There’s no shortage of raunchy comedies focusing on bachelor party shenanigans gone awry. In films like Todd Phillips’ box office smash, The Hangover, man-children must ceremonially transition from a carefree existence to the somewhat less exciting but, potentially, more fulfilling realm of the domestic, through a series of sexual and substance-related trials. Typically, the male bonding in these films kicks into overdrive when boneheaded debauchery leads to unexpected consequences and in the case of writer/director Ben Kent’s new comedy, real danger.
F.U.B.A.R. presents a unique entry into this “one last hurrah” category, mixing the rapidly disappearing bro comedy with survival horror. Thanks to an ensemble of comedically-committed performers, a laugh-out-loud script, and genuinely exciting action movie flourishes, Kent’s film—for the most part—avoids the trap of sexist tedium and empty sentiment. Instead, F.U.B.A.R. delivers a crass comedy of errors that’s pitched just over the top enough to inject a healthy amount of dumb charm to an otherwise stale genre.
“The boys have booked a “Walking Dead” themed, survival paintball experience, where they will traipse through the woods whilst being stalked by fake zombies…”
A group of childhood buddies, dubbed “Da Crazy Crew,” are seeing one of their own, Sam, off into the oblivion of married life with one last wild weekend. The core group of “the crew” includes Sam (Sean Verey), the ineffectual wiener who can’t seem to win the approval of his fiance’s father, Myles (Timothy Renouf), the douchey lawyer, Toby (David Mumeni), the ultra-uptight recent father, and Eric (Danny Kirrane), a total idiot who can’t seem to separate reality from fantasy. The boys have booked a “Walking Dead” themed, survival paintball experience, where they will traipse through the woods whilst being stalked by fake zombies.
The festivities are dampened a bit by the presence of Sam’s future father-in-law, Gerald (Mark Heap), and his brother-in-law, Brandon (Jake Abbott), who do very little to mask their utter hatred for the groom-to-be. Also along for the ride is an old friend and enlightened drug dealer, Cheese (Perry Fitzpatrick), and “crazy crew” wannabe, Al (Ewen MacIntosh).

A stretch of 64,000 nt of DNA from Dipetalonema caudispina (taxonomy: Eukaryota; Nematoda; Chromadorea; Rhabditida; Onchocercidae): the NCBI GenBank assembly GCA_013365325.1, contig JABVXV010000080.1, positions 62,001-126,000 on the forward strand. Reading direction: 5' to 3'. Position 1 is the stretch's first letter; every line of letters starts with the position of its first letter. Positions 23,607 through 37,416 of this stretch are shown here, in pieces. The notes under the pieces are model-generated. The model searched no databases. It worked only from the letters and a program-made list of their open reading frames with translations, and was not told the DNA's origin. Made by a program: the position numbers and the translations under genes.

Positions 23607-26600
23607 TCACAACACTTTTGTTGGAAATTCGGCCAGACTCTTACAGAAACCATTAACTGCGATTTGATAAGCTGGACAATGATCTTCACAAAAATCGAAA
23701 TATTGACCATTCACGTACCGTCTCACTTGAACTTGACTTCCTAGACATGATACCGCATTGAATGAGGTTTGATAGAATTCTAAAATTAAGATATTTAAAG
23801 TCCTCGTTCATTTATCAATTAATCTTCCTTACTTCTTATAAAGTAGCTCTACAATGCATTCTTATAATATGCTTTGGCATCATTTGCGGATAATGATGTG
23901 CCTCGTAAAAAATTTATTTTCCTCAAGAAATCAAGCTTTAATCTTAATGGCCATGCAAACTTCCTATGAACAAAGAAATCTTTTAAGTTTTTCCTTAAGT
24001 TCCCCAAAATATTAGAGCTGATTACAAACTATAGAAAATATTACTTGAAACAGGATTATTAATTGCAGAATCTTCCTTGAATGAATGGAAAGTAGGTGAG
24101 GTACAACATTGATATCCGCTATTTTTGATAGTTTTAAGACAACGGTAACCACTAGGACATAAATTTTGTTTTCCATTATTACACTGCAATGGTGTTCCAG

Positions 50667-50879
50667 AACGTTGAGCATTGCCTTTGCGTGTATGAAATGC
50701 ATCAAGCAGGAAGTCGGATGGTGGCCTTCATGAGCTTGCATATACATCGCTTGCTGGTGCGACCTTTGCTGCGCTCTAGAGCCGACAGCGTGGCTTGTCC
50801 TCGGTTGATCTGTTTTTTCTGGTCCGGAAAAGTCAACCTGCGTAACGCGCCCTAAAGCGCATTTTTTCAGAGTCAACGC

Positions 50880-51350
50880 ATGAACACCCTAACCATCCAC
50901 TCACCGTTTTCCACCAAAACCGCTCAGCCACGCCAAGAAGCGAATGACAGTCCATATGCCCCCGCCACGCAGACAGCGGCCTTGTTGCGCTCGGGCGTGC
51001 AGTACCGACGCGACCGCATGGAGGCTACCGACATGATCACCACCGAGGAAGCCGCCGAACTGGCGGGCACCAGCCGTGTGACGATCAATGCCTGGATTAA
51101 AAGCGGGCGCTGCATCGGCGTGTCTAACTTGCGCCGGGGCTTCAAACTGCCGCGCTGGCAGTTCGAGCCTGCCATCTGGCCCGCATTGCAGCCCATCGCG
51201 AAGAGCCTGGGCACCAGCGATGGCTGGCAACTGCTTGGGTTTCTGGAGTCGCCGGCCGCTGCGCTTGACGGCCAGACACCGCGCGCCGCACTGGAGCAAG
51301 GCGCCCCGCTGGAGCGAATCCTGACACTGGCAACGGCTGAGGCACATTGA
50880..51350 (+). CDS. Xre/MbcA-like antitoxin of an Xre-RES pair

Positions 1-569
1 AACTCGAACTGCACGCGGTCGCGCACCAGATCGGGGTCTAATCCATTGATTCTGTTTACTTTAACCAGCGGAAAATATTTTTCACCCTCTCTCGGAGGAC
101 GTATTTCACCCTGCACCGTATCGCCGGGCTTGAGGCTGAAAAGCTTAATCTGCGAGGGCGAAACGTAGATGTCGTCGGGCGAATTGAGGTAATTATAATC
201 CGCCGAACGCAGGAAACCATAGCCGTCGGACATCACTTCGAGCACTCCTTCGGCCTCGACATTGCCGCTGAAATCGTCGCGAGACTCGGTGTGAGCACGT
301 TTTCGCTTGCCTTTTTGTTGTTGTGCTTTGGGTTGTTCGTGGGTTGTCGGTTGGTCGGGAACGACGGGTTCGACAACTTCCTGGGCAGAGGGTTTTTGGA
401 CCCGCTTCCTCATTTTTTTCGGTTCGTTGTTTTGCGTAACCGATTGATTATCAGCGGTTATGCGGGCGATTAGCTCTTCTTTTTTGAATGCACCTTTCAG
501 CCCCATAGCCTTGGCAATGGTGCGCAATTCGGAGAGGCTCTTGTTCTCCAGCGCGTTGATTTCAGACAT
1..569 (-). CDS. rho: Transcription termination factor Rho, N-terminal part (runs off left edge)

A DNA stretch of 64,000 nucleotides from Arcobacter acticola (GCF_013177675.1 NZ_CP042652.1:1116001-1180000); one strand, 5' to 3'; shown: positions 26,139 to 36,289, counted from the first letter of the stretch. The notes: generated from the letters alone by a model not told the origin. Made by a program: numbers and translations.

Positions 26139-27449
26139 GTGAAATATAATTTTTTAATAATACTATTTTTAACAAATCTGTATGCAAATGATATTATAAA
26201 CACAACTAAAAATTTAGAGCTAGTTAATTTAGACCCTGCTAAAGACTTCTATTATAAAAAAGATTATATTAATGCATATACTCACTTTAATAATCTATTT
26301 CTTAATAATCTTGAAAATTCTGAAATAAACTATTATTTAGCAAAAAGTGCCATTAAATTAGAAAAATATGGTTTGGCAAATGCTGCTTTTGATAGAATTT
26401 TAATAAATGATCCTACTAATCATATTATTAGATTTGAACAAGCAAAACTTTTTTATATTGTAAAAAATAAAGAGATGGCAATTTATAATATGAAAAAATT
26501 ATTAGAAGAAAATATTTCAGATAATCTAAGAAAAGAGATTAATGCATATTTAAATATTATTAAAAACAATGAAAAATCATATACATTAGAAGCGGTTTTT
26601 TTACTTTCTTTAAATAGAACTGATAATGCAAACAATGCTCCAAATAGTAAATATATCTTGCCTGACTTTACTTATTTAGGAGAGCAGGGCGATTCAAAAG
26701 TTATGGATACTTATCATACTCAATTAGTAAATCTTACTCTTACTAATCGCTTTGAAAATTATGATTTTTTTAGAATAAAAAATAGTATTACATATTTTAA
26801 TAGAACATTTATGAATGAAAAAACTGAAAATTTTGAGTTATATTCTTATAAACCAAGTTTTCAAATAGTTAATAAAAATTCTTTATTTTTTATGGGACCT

What starts out as fun and games (you know, canteens filled with vodka, paintballs to the ass, etc.) becomes more than the group bargained for when a freak accident changes everything. From here “da crazy crew” must figure out how deep their bond really runs, and band together as the fantasy weekend turns into a true fight-for-survival, growing more nightmarish (and funny) with every unlucky turn.
“…for all its “guy code” bullshit holds one very important card up its blood and beer-soaked sleeve: it’s actually funny.”
Violence, profanity, and bathroom humor fill the proceedings, and it’s mostly successful, but one of the main keys to F.U.B.A.R.’s success is a refined understanding of a particular breed of British loser. There are shades of Edgar Wright in the film’s depiction of British nerds as just marginally more intelligent and moral than their macho counterparts. Kent’s film includes all the whining and aimless slackerism that makes Shaun of the Dead such an endearing favorite. Kent’s style may lack the formal hyperactivity of Wright’s, but his writing and direction are crisp and energetic, and his cast throws themselves into the put-downs scoffing indignations, moments of outrage, and puerile word games with aplomb.
Every reaction and situation is cranked up to “11”, and rather than losing its effect, this viewer found himself swept up in and fully engaged with the excitement and momentum of F.U.B.A.R.’s endless stream of foul-mouthed banter and even a little touched by its pathos. Of course, the film’s sins are typical of the infantilized, man-centric antics viewers have come to expect from similar entitled romps (women relegated to objectified categories of whores or nagging partners and left largely offscreen, bestowing false importance on normative displays of masculinity). F.U.B.A.R. however, for all its “guy code” bullshit holds one very important card up its blood and beer-soaked sleeve: it’s actually funny.
F.U.B.A.R. (2018) Written and Directed by Ben Kent. Starring Sean Verey, Mark Heap, David Mumeni, Danny Kirrane, Timothy Renouf, Perry Fitzpatrick, Even MacIntosh, and Jake Abbott
8 out of 10 stars